China condemned the United States on Monday for scrapping curbs on interactions with Taiwan officials, saying nobody could prevent the country's "re-unification", while Taiwan's foreign minister hailed the US move as a sign of "global partnership".
US Secretary of State Mike Pompeo announced the change on Saturday, in the waning days of the Republican Trump administration before Democrat Joe Biden assumes the presidency on Jan. 20.
China, which claims democratic Taiwan as its own territory, said it was "resolutely opposed" to the decision and strongly condemned it.
"The Chinese people's resolve to defend our sovereignty and territorial integrity is unshakable and we will not permit any person or force to stop the process of China's re-unification," foreign ministry spokesman Zhao Lijian told reporters.
"Any actions which harm China's core interests will be met with a firm counterattack and will not succeed," he added.
Taiwan welcomed Pompeo's decision, with Foreign Minister Joseph Wu telling reporters it was a "big thing for the elevation of Taiwan-US relations".
He added, "Taiwan-US relations have been elevated to a global partnership. The foreign ministry will not let our guard down and hopes to continue to boost the development of Taiwan-US ties."
Like most countries, the United States has no official ties with Taiwan, though it is bound by law to provide the island with the means to defend itself. Under President Donald Trump it has ramped up arms sales and sent senior officials to Taipei.
But Pompeo's decision means, for example, that Taiwan officials will be able to hold meetings at the State Department or White House rather than in non-official locations elsewhere, such as hotels.
Chinese state media lambasted the decision.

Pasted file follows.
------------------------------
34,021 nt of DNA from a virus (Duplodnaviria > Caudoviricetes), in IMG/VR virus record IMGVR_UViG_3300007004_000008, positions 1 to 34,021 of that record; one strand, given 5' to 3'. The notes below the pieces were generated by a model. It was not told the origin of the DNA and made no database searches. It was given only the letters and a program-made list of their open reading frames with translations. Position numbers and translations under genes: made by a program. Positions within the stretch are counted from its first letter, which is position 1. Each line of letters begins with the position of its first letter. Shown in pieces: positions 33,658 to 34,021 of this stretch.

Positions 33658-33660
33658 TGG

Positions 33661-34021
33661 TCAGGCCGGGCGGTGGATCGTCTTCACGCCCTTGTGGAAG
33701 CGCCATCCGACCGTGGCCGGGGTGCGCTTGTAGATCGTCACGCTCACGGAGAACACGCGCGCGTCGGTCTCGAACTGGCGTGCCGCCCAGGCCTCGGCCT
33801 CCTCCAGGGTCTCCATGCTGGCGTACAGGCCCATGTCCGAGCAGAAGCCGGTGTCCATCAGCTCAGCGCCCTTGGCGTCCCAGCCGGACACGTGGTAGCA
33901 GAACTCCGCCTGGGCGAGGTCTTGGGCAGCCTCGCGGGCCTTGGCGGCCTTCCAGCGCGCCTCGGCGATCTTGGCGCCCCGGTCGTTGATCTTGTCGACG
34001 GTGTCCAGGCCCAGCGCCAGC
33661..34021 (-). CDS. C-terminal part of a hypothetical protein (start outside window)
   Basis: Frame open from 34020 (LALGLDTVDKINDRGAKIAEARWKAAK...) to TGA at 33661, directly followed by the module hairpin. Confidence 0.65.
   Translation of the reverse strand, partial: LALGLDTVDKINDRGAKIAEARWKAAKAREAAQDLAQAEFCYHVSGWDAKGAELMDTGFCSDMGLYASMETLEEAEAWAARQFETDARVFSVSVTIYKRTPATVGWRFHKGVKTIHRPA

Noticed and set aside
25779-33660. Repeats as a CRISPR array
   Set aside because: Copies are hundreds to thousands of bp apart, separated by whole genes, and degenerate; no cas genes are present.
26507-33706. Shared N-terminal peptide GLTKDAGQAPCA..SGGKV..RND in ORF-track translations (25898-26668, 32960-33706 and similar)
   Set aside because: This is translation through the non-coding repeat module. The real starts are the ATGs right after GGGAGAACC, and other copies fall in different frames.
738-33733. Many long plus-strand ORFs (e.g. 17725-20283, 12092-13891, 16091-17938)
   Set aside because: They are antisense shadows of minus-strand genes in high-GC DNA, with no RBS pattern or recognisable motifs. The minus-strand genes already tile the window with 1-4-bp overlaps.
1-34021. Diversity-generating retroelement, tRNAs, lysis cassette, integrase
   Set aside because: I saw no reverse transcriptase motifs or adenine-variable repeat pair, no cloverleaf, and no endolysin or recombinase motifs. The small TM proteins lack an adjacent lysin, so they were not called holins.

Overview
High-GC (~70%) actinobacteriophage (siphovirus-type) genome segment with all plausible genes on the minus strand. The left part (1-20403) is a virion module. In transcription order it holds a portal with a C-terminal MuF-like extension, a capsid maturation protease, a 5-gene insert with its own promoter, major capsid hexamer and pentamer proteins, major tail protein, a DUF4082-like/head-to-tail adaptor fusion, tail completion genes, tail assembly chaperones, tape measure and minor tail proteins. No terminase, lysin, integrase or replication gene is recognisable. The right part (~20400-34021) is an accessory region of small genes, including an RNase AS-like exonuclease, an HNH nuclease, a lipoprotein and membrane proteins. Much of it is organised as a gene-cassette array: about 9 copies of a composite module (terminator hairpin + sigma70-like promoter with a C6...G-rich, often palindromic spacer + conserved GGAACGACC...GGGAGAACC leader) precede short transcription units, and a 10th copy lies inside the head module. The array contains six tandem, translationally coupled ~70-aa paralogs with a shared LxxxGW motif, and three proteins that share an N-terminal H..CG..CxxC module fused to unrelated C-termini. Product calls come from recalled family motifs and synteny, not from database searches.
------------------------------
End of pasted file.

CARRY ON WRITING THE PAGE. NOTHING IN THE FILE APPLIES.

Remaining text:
The widely-read Global Times tabloid, published by the ruling Communist Party's official People's Daily, said China must send a "stern warning" to Taiwan.
"Those on the island of Taiwan must not take for granted that they can seek secession with the help of the last-ditch madness of an administration abandoned by the Americans," the paper added.
"On the contrary, such madness is very likely to bring them annihilation."
On Wednesday, the US ambassador to the United Nations, Kelly Craft, will arrive in Taipei for a three-day visit that China has denounced.
Wu said both he and President Tsai Ing-wen would meet Craft on Thursday, adding that discussing ways to promote Taiwan's international participation would a topic during the visit.
Craft's visit is highly symbolic, as Taiwan is not a member of the United Nations, or most global bodies, because of China's objections. Beijing says only it has the right to speak for Taiwan on the international stage.
Taiwan says only its democratically elected government has this right.
Trump is a popular figure in Taiwan because of his backing for the island, though the government has reassured people that strong ties will not change under Biden, pointing to vigorous bipartisan support for it.
Still, Pompeo's move and Craft's visit have prompted concern in some circles in Taiwan, where there is a broad cross-party consensus on maintaining strong US ties and there have long been worries Trump may sacrifice Taiwan for a deal with China.
On Saturday, former President Ma Ying-jeou told media that Craft's trip was only designed to needle Beijing, and simply a show of surface friendship with no practical use.
Late on Sunday, Johnny Chiang, the chairman of the main opposition Kuomintang party, which traditionally favours close China ties, said a key test would be whether Biden's government maintained Pompeo's changes.
"Let's not become a bargaining chip in the game between the United States and mainland China," he said.